I went out for dinner in London the other night… inside a restaurant. The novelty of the occasion made my fellow diners and me slightly giddy with delight. Given how absolutely abysmal the weather has been since the government allowed outdoor dining and drinking, it must be welcome relief for restaurants to be opening their doors to chilly customers.
Since reopening mid-April, pub group Marston has experienced like-for-like demand 20% below pre-COVID levels (company trading update 19th May). This is impressive considering dining and drinking have been restricted to outdoor only; while April was the frostiest on record and we are on course for the wettest May on record with average temperatures 2°C below the long-term average (Source: Guardian, Met Office). Pubs and restaurants have recently been able to allow indoor dining and the government has confirmed the country is still on track for the 21st of June full reopening. It looks like we will have a busy summer of offloading some of the £180bn (c.10% UK GDP) of additional savings built up through the last 15 months (Source: FT).
The additional kicker for domestic companies is that the summer holiday looks likely to be a staycation. There are very few options on the government’s green list at the moment. This will get better over time, but it leaves consumers facing a gamble or a hasty last-minute booking. The other hurdle that potential travellers face is demonstrating negative PCR COVID 19 tests. To travel to Portugal each traveller must show a negative PCR test on the way out and on the way back. They may not use an NHS test. Private tests in the UK cost around £150 each and in Portugal are around €150, for a family of four this can add over £1000 to the holiday cost! Even with the extra cash in many people’s pockets that will be unaffordable or simply unpalatable.
The fly in the ointment is inflation. In April, the Office of National Statistics (ONS) reported inflation over the previous 12 months was 1.6% y/y, hardly a jaw dropping figure (Source: ONS). However, as opening up continues, the ability to spend has increased, we are lapping weak inflation data points from last year and certain parts of the inflation calculation are seeing upward pressure.
Commodity prices are one area of pressure; iron ore hit an all-time high this month at $238 per tonne and is currently 120% higher than it was 12 months ago, oil is nearly 90% higher and wheat is 30% higher (source Bloomberg). There are stories of friction in the labour market, particularly in parts of the market that are just opening up. Factors explaining this friction include foreign workers returning home (part Brexit, part pandemic), people leaving an industry and the millions of people still on furlough (the last reported figure was 4.7million at the end of February. Source: GOV.UK).
Everyone expected at least transient inflation. The extremely weak inflation data points from last year combined with a wall of money to be spent on reopening it made it inevitable. The question, no one really knows the answer to, is whether it will prove transient or structural. At the moment central banks are looking through inflation but, if prices continue to rise, they may need to look in their toolkit for ways to ease inflation whilst keeping the recovery going. Monetary tightening is likely to be taken badly by markets. We saw this in the middle of May when the markets sold off aggressively. The FTSE All-Share has recovered strongly and is up (at the time of writing 24th May) but more ‘growth heavy’ markets like the NASDAQ are down for the month as the risk of inflation and higher interest rates hangs over the value of the long dated cashflows which growth stock promise.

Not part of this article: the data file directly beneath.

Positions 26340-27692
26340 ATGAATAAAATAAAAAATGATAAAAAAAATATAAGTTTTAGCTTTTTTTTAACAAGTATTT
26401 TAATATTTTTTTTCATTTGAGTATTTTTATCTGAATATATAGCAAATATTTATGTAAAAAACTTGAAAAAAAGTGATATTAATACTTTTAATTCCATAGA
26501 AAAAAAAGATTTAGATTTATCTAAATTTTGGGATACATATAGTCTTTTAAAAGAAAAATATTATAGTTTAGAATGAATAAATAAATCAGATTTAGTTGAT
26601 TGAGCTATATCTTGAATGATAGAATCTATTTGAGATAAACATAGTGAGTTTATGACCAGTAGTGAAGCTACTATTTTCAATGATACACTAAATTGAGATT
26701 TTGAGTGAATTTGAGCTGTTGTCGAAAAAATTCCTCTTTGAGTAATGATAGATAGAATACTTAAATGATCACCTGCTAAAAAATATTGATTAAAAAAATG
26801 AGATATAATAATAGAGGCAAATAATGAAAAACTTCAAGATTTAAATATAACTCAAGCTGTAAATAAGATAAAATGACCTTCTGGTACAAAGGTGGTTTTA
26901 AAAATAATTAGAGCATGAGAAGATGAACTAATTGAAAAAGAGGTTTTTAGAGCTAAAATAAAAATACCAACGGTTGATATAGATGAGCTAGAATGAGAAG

Grafton. This building supplies merchant is benefitting from strong Renovation Maintenance Improvement (RMI) trends. HMRC data for April housing transactions was the strongest it has been since the financial crisis (source GOV.UK). When people buy a house, they often do building work. This has been augmented by people saving money through the pandemic and looking to update and improve their homes! At recent results Grafton announced a strategic review of its business, which will likely lead to disposals. Management has good track record of capital allocation, so proceeds will likely be deployed astutely in accretive acquisitions.
Blue Prism. The robotic process automation company is part of a fast-growing market segment. However, the company does not yet make any profit and published forecasts are for it to remain negative at the EBITDA line out to the mid-2020s. The lack of profit has also meant the company burns cash and has had to raise over £240m since listing, increasing the share count by over 50%. Recent underperformance has been driven by downgrades to the revenue guidance, suggesting growth may be slowing. Their main competitor, UiPath, is better capitalised and growing faster, which suggests possible competitive pressures. Microsoft is also entering the market, which could further disrupt their market position.
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